We expect some small, positive adjustments to consensus estimates based on these results driven primarily by currency and continue to see PM as one of the better ideas in consumer staples across multiple durations.  The company is poised to deliver 6-8% currency neutral EPS growth in an investment year and while we appreciate the concerns investors may have regarding the company’s ability to return to its prior 10-12% EPS growth algorithm, we would argue that the current dividend yield and FCF profile make for an engaging investment case even if long-term growth is impaired, with investors essentially getting an inexpensive option on a return to prior growth rates.

Quick Thoughts: Another Annoying Google Quarter

Written April 17th, 2014 by

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-          While GOOG’s 1Q14 miss is disappointing, it is not particularly unusual in its history of focusing on the long term. To that end, 19% sales growth is a healthy indicator for the future.

-          Network ad sales grew just 4% as GOOG is capturing more ad dollars on its own sites through programmatic ad buying. TAC is now at a record 3 year low of 23.3%

-          The bottom line miss was exacerbated by a 400bp boost to OPEX, mostly due to unusual legal expenses and costs associated with integrating Nest that will be resolved by next quarter.

-          The miss had GOOG off over 3% after hours. We do not see the results as alarming, and would use weakness as an opportunity to add what we see as the best positioned player in the sector.

Earnings happen. Google, like its archrivals Amazon and Facebook, maintains a blasé attitude toward its short term results. This long-term approach, while ostensibly to be applauded, has an annoying tendency to periodically bite investors in the portfolio. Google’s first quarter report is an example of this habit. The numbers were short on both the top and bottom lines, and the stock tumbled after hours, eventually recovering to just 3.15% down. In its past 4 misses, Motorola’s hardware business was the prime culprit, but this time it seems to be a bit of over exuberance in sales estimates combined unusual items that drove OPEX up 400bp. Legal fees likely stemming from the recent stock split drove G&A up, while Nest’s heavy R&D flowed through the P&L taking the company from a historic R&D rate of 12% of revenue to 14%. Despite this little speed bump, things look more than alright in Mountain View.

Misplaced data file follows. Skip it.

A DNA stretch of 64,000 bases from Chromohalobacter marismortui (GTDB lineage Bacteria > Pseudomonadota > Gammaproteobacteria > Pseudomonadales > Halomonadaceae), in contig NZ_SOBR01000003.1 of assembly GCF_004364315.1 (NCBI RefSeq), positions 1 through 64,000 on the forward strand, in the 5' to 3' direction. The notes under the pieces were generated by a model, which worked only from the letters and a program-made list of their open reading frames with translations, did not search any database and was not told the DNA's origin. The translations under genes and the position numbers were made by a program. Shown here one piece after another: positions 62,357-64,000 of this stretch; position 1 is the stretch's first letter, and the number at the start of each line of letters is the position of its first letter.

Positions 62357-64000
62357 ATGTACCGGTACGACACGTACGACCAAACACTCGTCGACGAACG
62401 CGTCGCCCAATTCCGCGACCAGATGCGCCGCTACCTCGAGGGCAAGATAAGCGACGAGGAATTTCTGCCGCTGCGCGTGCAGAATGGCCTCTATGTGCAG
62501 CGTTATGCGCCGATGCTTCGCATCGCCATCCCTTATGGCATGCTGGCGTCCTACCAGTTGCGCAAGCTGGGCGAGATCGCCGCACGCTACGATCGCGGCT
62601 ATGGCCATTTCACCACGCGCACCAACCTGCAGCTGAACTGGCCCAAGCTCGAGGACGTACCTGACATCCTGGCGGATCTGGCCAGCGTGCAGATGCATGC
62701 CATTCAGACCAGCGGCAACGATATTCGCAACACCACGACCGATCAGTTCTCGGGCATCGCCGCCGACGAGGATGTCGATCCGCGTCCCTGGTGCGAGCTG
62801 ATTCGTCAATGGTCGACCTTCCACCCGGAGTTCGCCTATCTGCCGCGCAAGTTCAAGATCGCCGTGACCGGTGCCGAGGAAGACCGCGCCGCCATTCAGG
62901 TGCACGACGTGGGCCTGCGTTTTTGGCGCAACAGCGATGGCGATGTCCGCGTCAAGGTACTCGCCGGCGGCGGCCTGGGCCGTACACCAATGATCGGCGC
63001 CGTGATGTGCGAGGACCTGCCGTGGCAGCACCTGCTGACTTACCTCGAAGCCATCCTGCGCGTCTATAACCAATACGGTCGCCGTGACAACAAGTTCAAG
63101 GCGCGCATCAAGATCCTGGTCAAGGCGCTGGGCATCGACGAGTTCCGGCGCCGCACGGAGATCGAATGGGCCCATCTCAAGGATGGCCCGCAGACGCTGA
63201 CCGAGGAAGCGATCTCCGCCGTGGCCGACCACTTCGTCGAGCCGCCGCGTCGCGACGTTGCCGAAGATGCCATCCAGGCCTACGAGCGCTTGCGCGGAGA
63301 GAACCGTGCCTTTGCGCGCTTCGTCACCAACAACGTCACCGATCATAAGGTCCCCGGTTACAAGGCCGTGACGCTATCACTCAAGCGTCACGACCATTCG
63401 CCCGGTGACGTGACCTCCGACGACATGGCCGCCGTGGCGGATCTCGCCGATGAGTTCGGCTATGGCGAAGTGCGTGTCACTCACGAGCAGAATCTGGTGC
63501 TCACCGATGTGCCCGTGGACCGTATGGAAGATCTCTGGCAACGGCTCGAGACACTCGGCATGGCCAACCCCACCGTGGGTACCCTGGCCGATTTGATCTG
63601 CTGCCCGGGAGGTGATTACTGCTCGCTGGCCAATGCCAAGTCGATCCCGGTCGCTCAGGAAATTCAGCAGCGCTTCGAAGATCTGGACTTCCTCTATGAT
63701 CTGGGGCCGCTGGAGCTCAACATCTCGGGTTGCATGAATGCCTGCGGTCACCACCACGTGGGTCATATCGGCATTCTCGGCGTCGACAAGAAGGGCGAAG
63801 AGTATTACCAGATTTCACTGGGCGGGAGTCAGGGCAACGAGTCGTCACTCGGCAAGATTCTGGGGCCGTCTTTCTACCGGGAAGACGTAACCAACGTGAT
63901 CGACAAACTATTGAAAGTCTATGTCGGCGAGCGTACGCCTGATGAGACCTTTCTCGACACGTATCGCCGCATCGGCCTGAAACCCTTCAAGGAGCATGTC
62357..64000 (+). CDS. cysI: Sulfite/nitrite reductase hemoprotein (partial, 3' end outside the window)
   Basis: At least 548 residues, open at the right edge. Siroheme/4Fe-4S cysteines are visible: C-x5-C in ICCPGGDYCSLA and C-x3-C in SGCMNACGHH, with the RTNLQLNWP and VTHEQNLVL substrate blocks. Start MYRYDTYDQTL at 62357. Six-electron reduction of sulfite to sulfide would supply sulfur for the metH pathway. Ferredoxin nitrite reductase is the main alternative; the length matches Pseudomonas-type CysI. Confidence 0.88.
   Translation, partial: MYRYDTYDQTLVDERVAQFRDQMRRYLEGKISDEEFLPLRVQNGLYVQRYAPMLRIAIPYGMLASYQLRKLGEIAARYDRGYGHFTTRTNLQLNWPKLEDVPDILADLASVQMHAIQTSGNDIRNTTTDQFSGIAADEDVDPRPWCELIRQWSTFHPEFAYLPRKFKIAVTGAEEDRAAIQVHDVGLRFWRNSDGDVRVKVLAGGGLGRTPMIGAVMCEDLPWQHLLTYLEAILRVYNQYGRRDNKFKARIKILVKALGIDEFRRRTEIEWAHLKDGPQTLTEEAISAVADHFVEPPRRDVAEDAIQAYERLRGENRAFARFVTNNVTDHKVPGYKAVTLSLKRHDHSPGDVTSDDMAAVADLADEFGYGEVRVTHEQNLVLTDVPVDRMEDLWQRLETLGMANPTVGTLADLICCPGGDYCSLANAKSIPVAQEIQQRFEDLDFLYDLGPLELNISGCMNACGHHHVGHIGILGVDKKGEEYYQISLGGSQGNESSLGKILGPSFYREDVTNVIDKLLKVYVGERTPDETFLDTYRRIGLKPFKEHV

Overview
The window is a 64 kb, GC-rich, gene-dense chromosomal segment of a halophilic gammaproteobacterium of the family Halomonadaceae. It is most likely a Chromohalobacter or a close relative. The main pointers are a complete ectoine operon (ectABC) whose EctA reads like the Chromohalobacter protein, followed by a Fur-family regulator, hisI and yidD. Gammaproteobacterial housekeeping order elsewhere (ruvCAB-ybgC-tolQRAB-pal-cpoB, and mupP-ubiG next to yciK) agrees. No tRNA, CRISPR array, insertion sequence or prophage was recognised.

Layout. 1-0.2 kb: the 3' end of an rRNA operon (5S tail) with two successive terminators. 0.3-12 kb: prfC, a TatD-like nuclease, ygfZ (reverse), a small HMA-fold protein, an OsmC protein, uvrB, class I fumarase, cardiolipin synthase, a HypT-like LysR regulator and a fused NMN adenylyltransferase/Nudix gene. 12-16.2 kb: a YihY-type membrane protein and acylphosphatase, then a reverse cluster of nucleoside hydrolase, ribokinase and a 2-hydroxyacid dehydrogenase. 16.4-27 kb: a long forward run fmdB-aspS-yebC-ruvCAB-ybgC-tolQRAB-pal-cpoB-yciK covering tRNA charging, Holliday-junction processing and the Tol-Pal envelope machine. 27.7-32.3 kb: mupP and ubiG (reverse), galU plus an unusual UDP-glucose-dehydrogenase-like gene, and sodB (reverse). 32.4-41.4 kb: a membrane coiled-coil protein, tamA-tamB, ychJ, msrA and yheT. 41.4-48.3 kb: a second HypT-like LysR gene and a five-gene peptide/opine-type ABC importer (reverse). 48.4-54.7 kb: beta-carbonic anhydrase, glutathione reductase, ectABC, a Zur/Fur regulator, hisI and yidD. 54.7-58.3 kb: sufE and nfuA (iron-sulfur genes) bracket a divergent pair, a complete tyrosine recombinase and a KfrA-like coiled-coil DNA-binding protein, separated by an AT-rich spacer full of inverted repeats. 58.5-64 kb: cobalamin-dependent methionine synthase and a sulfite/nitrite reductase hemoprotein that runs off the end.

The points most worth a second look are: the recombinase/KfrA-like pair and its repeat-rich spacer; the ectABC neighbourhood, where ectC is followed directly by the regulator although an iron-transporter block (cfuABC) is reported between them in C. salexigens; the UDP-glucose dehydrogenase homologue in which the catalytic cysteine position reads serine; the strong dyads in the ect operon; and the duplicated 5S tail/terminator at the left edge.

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Medicaid HMOs: Growth Prospects Undervalued

Written April 16th, 2014 by

The outlook for commercial premium growth is sluggish; modest enrollment gains from the Affordable Care Act (ACA) and rising employment are offset by the rising tendency of beneficiaries to either buy cheaper policies, or forego coverage altogether

On top of this, the large ‘national account oriented’ commercial HMOs (e.g. CI, AET, WLP, UNH) stand to lose share of commercial beneficiaries, as employer sponsored beneficiaries move to the ACA’s exchanges or (more frequently) to private exchanges